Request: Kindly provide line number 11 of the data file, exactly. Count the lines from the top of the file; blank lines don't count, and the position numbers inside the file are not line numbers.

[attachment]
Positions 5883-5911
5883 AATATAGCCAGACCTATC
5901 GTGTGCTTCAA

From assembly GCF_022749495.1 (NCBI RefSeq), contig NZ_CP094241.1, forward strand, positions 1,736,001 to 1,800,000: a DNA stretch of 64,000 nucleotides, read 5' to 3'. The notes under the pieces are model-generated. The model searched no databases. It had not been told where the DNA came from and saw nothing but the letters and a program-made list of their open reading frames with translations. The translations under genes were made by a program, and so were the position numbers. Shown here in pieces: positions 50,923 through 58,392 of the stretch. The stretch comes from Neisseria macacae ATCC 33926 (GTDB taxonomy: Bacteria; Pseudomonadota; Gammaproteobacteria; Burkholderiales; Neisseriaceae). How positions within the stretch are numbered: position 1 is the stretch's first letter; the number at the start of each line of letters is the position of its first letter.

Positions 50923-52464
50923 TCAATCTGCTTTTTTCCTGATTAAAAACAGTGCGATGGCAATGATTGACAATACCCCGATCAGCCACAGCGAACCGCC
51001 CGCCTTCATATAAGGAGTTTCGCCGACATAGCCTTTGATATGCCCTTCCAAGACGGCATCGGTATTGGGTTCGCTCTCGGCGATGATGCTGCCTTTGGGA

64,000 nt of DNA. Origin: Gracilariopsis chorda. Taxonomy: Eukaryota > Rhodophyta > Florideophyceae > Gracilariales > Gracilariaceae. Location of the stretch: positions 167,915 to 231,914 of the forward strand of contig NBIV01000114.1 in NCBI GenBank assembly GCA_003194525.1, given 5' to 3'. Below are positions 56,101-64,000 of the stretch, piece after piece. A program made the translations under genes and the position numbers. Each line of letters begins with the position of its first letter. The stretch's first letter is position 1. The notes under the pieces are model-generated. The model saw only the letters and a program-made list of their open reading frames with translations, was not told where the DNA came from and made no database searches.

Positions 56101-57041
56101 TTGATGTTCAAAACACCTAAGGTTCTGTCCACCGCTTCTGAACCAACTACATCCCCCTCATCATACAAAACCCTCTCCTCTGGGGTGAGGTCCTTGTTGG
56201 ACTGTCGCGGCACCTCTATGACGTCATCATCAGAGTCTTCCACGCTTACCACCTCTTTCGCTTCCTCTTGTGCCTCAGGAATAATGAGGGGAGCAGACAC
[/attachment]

56201 ACTGTCGCGGCACCTCTATGACGTCATCATCAGAGTCTTCCACGCTTACCACCTCTTTCGCTTCCTCTTGTGCCTCAGGAATAATGAGGGGAGCAGACAC